Provisions were incorporated in Article 370 for convocation of a separate Constituent Assembly for the purpose of drafting the Constitution of the State. The stipulations of Article 370, in regard to the Constituent Assembly of the State, left no doubt about the fact that the Constituent Assembly of the State was a creature of the Constitution of India and drew its powers from the same source. Several of the Conference leaders claimed plenary powers for the Constituent Assembly. The issues they raised were more involved and perhaps they did not accept that the institution of the Constituent Assemblies in the erstwhile Princely States followed as a consequence of the accession of the States to the Indian Dominion.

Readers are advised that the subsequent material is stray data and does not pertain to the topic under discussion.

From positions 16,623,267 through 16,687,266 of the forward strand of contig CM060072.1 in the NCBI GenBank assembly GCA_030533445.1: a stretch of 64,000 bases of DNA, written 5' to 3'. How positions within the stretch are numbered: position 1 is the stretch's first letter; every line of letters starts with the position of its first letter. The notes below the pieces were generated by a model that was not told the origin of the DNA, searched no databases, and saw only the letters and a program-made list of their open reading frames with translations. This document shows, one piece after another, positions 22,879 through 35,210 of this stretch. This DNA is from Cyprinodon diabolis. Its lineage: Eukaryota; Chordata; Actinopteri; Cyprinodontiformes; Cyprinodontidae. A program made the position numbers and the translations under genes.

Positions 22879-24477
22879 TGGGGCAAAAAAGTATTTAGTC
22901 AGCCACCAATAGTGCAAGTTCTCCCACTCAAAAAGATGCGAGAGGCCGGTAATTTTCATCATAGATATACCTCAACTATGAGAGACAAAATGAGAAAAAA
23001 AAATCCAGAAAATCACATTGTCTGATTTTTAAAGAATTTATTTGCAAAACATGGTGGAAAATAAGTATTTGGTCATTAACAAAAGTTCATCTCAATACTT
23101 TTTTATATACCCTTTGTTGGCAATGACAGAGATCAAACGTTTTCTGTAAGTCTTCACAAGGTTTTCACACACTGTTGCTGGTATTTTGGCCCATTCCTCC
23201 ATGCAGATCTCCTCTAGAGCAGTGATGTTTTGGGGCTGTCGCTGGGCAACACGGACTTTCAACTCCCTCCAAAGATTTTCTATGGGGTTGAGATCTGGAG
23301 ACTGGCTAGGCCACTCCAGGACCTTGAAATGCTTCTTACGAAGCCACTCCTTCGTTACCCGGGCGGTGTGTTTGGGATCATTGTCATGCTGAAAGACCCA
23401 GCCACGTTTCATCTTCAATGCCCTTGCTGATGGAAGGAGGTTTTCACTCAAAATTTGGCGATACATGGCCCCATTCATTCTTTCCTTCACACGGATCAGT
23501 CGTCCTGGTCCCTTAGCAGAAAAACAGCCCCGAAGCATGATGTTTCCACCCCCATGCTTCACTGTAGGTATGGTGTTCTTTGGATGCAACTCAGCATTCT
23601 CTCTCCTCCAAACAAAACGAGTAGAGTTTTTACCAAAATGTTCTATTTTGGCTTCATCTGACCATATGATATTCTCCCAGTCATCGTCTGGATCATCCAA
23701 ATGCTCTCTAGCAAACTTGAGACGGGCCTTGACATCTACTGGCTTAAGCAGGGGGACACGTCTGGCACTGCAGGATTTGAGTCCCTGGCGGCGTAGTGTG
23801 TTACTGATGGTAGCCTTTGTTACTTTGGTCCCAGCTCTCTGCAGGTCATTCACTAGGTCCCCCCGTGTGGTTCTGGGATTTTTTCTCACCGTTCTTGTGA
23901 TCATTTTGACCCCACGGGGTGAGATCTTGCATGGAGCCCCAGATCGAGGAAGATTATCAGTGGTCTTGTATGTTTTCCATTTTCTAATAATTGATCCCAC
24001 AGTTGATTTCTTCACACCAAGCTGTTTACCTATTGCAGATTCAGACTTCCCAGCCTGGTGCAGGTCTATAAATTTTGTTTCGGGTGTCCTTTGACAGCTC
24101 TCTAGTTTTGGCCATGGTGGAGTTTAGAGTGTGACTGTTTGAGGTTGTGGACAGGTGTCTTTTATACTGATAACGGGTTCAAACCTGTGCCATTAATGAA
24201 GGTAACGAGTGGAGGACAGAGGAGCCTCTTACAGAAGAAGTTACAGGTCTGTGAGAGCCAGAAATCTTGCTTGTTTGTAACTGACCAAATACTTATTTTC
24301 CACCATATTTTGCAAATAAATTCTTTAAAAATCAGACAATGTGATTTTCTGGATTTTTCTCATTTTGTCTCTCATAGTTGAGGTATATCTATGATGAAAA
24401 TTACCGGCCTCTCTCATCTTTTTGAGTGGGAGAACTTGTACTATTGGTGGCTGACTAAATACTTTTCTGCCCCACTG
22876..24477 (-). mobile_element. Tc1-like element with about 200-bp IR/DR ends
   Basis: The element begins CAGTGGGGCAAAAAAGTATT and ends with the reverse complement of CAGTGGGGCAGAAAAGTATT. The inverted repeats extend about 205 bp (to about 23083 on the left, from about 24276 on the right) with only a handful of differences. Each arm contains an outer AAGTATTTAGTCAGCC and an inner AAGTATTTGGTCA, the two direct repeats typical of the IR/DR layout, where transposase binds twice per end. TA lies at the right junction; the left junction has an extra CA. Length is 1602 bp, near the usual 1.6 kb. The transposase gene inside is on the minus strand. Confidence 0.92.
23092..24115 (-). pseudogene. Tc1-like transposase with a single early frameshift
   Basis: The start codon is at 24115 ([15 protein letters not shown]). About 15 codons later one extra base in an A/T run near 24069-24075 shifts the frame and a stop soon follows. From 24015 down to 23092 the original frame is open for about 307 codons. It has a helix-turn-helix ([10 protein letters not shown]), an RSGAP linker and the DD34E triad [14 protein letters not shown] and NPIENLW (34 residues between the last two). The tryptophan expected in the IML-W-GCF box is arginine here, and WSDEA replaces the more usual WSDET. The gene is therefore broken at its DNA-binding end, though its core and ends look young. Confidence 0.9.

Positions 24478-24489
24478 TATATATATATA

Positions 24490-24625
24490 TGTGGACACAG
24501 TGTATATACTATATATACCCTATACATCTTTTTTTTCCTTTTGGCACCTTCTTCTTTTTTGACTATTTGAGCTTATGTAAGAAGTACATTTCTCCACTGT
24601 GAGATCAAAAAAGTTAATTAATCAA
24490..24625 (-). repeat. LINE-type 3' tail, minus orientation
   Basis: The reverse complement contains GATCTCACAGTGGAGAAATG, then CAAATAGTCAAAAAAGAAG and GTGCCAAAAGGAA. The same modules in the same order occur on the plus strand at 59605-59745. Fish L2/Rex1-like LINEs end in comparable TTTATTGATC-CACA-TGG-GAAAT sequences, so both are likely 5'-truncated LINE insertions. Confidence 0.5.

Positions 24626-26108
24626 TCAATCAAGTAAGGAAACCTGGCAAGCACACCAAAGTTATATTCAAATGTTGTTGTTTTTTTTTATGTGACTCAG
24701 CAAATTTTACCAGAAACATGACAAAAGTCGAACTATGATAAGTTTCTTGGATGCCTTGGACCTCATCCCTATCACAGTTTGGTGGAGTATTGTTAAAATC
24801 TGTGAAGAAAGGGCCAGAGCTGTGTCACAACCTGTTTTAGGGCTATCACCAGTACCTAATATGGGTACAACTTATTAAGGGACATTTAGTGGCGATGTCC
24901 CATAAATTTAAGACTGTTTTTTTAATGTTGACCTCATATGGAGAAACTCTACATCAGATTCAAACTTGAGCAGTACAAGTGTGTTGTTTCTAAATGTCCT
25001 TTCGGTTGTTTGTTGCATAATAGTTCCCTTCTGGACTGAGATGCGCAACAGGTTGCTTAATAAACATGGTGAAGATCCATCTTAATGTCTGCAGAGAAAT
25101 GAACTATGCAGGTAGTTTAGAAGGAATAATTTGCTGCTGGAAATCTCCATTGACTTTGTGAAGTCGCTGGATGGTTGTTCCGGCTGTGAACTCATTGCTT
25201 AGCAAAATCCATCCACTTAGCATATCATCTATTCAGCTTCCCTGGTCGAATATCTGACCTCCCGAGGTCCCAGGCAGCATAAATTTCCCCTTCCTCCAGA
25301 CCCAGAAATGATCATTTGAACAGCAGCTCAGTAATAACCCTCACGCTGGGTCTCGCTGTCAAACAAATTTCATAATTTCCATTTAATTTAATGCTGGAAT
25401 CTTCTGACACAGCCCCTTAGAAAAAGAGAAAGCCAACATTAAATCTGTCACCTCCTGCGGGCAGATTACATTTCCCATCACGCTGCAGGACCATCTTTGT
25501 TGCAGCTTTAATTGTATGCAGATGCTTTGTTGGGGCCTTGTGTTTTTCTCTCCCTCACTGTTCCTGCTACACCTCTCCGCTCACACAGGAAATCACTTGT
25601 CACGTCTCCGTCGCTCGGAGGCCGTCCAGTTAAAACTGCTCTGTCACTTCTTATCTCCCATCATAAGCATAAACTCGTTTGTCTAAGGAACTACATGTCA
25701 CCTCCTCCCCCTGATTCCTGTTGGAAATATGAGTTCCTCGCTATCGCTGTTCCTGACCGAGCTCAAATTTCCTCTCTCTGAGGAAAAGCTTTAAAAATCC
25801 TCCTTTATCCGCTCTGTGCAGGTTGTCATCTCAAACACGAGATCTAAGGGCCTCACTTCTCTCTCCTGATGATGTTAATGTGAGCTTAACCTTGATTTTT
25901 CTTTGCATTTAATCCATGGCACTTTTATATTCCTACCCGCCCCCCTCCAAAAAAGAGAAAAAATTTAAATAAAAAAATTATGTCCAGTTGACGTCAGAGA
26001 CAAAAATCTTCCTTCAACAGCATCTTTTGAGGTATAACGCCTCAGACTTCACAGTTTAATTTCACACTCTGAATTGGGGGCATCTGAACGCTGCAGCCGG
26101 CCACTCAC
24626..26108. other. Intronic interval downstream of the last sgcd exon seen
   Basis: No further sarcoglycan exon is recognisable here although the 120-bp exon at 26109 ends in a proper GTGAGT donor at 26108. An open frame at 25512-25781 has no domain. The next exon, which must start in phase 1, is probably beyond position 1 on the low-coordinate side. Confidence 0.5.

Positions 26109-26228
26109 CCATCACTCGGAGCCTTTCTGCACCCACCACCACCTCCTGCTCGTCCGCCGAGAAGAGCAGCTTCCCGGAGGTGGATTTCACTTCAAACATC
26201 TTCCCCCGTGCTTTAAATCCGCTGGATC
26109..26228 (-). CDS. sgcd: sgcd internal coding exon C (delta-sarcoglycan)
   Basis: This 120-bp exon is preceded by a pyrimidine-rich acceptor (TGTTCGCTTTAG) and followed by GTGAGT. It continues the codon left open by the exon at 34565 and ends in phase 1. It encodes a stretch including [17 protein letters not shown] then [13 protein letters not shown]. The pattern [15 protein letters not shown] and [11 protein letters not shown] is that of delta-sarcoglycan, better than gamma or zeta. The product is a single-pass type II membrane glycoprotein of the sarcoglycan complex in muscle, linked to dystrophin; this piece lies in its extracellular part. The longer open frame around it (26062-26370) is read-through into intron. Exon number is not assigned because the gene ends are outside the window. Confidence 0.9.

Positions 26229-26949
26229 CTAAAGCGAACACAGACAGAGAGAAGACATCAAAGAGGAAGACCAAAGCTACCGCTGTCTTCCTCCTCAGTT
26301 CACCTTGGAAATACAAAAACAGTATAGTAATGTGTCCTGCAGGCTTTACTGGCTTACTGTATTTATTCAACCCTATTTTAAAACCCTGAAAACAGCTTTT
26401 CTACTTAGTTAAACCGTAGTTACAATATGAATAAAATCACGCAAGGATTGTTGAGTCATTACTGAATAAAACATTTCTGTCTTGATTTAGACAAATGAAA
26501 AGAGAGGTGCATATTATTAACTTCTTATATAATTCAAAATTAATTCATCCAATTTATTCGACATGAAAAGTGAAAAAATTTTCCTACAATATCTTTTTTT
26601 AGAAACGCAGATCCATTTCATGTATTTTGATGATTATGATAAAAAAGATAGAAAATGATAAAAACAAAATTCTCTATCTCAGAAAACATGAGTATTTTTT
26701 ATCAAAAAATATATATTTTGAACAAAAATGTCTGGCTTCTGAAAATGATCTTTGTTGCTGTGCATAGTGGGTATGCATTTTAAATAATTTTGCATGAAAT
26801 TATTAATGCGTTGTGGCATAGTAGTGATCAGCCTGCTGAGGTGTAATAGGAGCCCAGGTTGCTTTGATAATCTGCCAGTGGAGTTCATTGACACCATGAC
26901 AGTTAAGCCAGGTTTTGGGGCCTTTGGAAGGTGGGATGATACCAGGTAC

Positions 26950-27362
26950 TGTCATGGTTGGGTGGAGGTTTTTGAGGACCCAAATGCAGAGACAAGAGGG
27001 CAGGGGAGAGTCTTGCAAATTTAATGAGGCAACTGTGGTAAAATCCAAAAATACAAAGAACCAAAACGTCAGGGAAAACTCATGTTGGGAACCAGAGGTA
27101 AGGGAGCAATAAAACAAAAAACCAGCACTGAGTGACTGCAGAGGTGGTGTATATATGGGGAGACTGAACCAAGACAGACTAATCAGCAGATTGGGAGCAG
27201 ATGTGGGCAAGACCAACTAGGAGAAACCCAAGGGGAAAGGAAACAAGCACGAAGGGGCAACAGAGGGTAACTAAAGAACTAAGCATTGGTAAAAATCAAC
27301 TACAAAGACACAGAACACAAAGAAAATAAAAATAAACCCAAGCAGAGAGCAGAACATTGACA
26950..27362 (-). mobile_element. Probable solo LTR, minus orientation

The claim of the Conference leaders to plenary powers for the Constituent Assembly, which in the following years became the bane of a serious controversy between the National Conference and the Indian Government had a subtle and dangerous import. Plenary powers would vest in the Constituent Assembly a veto not only on all constitutional relationships between the Jammu and Kashmir State and the Union of India, but also on its accession to India.